How did you get your chops together? Did you just learn music, or did you actually have programmed exercises?

No, unfortunately I never really worked on anything. I didn't really sit down and rehearse anything. I never worked out of a book or any kind of lesson plan. I always regret that because I would just be so much farther along if I did, And now that I'm an old man…

Well, your technique is pretty solid! How did you get your speed together?

Just basically starting off in a thrash metal band with two guitar players that, when they picked, it would sound like someone just kicked a beehive down a hill. I mean, their hands were blurry! I started off on bass with fingers, and just as an experiment, when we got these thrash guitar players I switched to pick just to try it out, and I would watch their hands and say, “How the hell could I pick like that?” and there was no way, my mechanism was just totally different to keep up with them. So, I realized I had five picks – well, my pinky never touches a string, and my thumb doesn't really pick, it just kind of bashes [laughter] – so I had several picks on my hand without using a pick.

I just developed this quick finger technique without even kind of pre-planning it. It just kind of came out as my only way to keep up. I mean, they were just hell-bent on playing fast, fast and faster, and that's all it was about back then. When we were young, if we weren't the fast band in the world, well, show us who's faster and give us a day, and we'll be faster than them the next day. [laughter]

That's the only way my technique came out, as far as speed, is because I had to keep up with those guys. I didn't really analyze my technique or realize I had one until other bass players started asking me about it, and then I had to start thinking about what I was doing. And that totally screwed me up. [laughter]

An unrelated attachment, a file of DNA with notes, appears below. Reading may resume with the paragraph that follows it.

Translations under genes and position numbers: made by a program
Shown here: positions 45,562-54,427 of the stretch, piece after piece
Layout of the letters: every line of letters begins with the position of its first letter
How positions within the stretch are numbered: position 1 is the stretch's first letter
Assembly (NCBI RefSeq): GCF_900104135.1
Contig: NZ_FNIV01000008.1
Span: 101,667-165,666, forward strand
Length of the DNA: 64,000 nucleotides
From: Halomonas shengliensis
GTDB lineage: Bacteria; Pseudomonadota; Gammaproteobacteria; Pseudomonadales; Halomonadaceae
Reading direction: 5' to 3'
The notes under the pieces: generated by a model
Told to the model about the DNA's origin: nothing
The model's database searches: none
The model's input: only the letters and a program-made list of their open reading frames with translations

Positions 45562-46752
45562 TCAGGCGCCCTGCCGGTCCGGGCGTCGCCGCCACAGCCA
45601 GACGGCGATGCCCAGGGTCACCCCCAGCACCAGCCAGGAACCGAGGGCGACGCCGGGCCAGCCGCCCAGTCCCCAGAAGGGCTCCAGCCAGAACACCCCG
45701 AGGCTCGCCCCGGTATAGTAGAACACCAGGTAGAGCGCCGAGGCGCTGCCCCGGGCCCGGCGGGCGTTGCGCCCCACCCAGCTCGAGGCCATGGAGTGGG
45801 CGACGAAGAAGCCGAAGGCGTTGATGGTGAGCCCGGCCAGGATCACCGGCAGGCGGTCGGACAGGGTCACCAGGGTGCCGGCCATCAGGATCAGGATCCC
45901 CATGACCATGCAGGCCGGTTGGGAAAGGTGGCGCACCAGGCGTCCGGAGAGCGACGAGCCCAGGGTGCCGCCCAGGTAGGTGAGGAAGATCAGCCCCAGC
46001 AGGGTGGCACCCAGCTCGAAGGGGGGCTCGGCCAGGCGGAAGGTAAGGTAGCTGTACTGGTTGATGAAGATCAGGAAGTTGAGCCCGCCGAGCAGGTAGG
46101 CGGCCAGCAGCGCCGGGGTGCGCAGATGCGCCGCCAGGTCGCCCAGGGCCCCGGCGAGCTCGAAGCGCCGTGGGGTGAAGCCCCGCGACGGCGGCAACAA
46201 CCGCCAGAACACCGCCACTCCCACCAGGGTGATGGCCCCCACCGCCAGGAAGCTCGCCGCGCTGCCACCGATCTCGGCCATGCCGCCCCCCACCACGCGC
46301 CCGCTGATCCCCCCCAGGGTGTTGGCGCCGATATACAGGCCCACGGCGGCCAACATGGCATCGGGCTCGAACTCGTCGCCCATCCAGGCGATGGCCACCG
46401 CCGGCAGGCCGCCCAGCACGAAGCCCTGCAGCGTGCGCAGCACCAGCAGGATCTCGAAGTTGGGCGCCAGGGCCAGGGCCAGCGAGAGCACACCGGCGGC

What are your thoughts on the role of bass in modern metal, and how does it contrast with what was going on in the late ‘80s and the ‘90s?

Well, my thoughts are pretty violent, what I believe the role in modern metal should be, because [of] this new standard that came about. I don't know when exactly it happened. It gradually happened over a short period of time, though, [where] bass players were just really not holding their own part of the band up. They were just...I hate to sound so damned conceited, but they were just really lousy bass players. Maybe they were good musicians, but what they brought to those recording sessions just was not good enough, and they were getting squashed.

You know, guitar players were finding all these new tones, and de-tuning, and just [saying], “Uh, the bass is interfering with my low end,” and you know, that's bullcrap. It just evolved that way. That might be fine for some failed rhythm guitar player that got demoted to bass, or someone who just wants to hang out and be a cool guy and fake playing bass. You know, that might be fun for them, but for most of us serious musicians that really want to make something of it, make it interesting, really entertaining to listen to, it's frustrating because now there's this standard in place that engineers/producers/guitar players/the whole bit, they just want the bass to hold down the low end and just barely be audible above “on mute.”

And it just sucks, because we were all influenced by the same hard rock and early metal bass players. I mean, can you imagine taking the bassline off of anything on Blizzard on Ozz [1980, Sony], or anything by Rainbow, or Black Sabbath or Iron Maiden? You know, taking the bass out of any of that stuff – would you even recognize it? I mean, Zeppelin, so many bands...the bass is not [just] holding it down, the bass is creating a complete part of the song. I'm influenced by those guys, and the way they carried their own in a song made other musicians inspired to listen to what they play, and even so far [as] to pick up the instrument and do it themselves. And the bass players who set this new standard in metal to where we’re just mixed in so low and with such crap tone, something that sounds like a tuba with pillows stuffed down in the bell...that kind of stuff is not inspiring to want to be a metal bass player.

My point is, if you don't want bass, that's fine. Just don't have it. I'm sure there is a lot of music that is fine without bass, but I enjoy playing it and I enjoy listening to it. You can look at my e-mail inbox, there's a lot of frickin' people that enjoy it as well.

If you are going to have it, let's hear it, let's make it just as important as the other instruments in the band. And for the bass playing community, we really gotta create the new standard, which is going back to the old way of just, record something, write something that's worth hearing. If you want to fight for your decibels, make sure you got the shit to lay down for it. It’s true, sometimes you have to fight to be heard in metal. But you have to give them something worth fighting for!